New drive to save wetlands

Army corps, Congress, even Supreme Court weigh in with possible policy changes.

In the wake of hurricanes Katrina and Rita - and with Wilma on the way - wetlands have suddenly become a hot political, scientific, and legal issue.

Preserving wetlands along the Louisiana coast might have lessened the hurricane damage, scientists say. So some planners are looking at how to restore them around New Orleans and other Gulf Coast communities.

At the same time, however, three new reports criticize the US Army Corps of Engineers for lax monitoring and enforcement of wetlands preservation. Congress is also delving into the subject by looking to strengthen wetlands protection. Even the US Supreme Court is getting involved in key cases that could set policy for decades to come.

These challenges suggest that the White House may not be keeping its wetlands pledge of "no net loss," environmentalists charge.

"They're not fully applying the Clean Water Act as it's written," says Julie Sibbing, who follows agriculture and wetlands issues for the National Wildlife Federation in Washington.

Recent reports heighten these concerns. The Government Accountability Office (GAO) last week criticized the Army Corps, one of the main federal agencies charged with protecting wetlands, for not adequately tracking efforts by developers and others to mitigate the loss of wetlands. In another report, the watchdog agency found that the Corps has not been adequately explaining its reasons for not assuming jurisdiction over disputed cases involving wetlands.

Days earlier, the Environmental Integrity Project, a Washington watchdog group, examined Army Corps documents and concluded that the Corps has allowed the draining of thousands of acres of wetlands a year. This raises questions about the "no net loss" policy promised by the first Bush administration and claimed by the current White House to be its own.

For its part, the Bush administration stresses the steps it has taken to restore, improve, or protect three million acres of wetlands by 2009. In the 12 months leading up to Earth Day this year (April 22), the White House reported that 832,000 acres fit those categories.

"President Bush strongly supports using innovative programs and incentives to encourage private stewardship and cooperative conservation partnerships," said James Connaughton, chairman of the White House Council on Environmental Quality, in releasing the report. "Working collaboratively with private landowners and local officials has proven remarkably effective in improving and sustaining America's wetlands."

Ms. Sibbing and other environmentalists question the accuracy of such reports, insisting that important areas of wetlands continue to be lost.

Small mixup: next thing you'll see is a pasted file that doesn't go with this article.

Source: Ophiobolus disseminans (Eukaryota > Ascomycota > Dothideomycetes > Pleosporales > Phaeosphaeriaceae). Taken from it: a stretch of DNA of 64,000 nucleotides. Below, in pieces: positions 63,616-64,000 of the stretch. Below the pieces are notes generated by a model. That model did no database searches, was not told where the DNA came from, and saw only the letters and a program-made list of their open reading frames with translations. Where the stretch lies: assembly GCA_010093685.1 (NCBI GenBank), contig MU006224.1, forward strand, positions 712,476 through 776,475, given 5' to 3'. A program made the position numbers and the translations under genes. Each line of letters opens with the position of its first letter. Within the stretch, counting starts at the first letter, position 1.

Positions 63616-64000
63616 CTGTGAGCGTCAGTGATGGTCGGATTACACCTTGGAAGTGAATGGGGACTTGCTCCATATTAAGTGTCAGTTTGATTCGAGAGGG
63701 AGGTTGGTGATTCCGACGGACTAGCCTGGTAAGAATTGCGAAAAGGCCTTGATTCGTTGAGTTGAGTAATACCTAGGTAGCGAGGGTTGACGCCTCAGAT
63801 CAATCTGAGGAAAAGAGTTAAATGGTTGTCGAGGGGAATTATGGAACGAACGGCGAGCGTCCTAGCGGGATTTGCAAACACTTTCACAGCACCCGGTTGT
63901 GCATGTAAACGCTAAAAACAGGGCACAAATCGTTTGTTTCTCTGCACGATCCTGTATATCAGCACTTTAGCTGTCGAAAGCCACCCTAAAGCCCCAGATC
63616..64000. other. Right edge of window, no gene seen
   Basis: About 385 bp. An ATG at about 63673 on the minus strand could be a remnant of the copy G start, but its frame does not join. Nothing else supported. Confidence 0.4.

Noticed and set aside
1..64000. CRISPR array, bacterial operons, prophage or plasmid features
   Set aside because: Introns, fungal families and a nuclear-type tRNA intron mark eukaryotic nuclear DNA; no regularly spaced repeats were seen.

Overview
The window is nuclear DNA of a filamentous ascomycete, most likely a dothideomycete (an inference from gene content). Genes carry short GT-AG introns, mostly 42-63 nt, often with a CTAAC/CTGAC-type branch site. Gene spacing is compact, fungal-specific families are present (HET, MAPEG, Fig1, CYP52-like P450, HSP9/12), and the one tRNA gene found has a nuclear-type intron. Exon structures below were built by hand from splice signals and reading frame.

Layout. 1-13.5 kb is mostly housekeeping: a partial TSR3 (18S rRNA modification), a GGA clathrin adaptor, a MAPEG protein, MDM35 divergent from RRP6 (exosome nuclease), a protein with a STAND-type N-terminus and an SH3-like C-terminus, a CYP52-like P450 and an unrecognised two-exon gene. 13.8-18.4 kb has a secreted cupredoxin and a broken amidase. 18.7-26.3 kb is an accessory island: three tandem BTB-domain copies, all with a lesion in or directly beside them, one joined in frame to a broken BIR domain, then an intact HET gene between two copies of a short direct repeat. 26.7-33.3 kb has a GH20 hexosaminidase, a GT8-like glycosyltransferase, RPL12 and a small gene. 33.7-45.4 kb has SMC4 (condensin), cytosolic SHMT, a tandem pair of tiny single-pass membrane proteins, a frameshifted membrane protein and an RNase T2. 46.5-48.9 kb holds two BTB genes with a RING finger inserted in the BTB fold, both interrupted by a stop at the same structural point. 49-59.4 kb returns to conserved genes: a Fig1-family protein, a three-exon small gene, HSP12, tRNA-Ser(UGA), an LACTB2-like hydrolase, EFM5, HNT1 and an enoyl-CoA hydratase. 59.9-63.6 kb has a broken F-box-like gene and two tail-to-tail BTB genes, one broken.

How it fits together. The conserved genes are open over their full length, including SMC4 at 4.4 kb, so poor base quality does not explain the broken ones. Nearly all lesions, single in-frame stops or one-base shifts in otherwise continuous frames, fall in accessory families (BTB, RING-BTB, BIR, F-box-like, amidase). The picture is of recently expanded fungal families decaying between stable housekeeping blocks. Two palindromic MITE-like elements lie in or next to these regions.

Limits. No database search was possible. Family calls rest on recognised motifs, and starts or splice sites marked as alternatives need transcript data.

Wetlands play many roles: a filter to purify water supplies, wildlife habitat (including ecosystems that support more than a third of the nation's endangered plants and animals), shoreline erosion control, and buffers for storm surges from hurricanes and tropical storms.

But since the late 18th century, the US has lost more than half its historic wetlands - drained for farmland, filled in for housing and industrial plants, or used as a dump for waste. California has lost more than 90 percent of its wetlands.

"The increase in flood damages, drought damages, and the declining bird populations are, in part, the result of wetlands degradation and destruction," says an Environmental Protection Agency document. This includes wetlands in the vast Mississippi River drainage flowing into storm-ravaged Louisiana.

Army Corps officials say they don't disagree with the recent GAO criticisms, adding that they're already in the midst of crafting new policies and practices to address those criticisms. Particularly important may be the ways in which developers, farmers, homebuilders, and others are required to compensate for the loss of any wetlands by, for example, building vegetative buffers or paying for wetlands restoration elsewhere.

"We're really changing the way we do mitigation," says Mark Sudol, chief of the Army Corps' regulatory branch.

Through the 1990s, the US had made progress in protecting wetlands. From the 1950s through the '70s, the US lost an average 458,000 acres a year. By the 1990s, that annual loss had been reduced to 58,500 acres.

But Congress has made changes that jeopardize that progress, environmentalists say. Lawmakers for the past three years have cut by 40 percent funding for the program that helps farmers restore or set aside wetlands.

At the same time, however, bills pending in the House and Senate would help protect wetlands by changing the Clean Water Act. Federal protections would be extended to "waters of the United States" and not just "navigable waters." This would include streams, sloughs, prairie potholes, natural ponds, and other water sources that natural scientists say are important in preserving wetlands.

This legislative push is meant to address a 2001 US Supreme Court ruling involving the Solid Waste Agency of Northern Cook County, Ill., in which the court limited the power of the Army Corps to protect migratory birds in wetlands under the commerce clause of the US Constitution.

By accepting to review two new cases, the high court could set the tone for wetlands policy for decades to come. In those two Michigan cases, developers are seeking to reverse lower court rulings that upheld the Army Corps authority to prevent the filling in of protected wetlands. These are likely to be the first important environmental decisions by new Chief Justice John Roberts.

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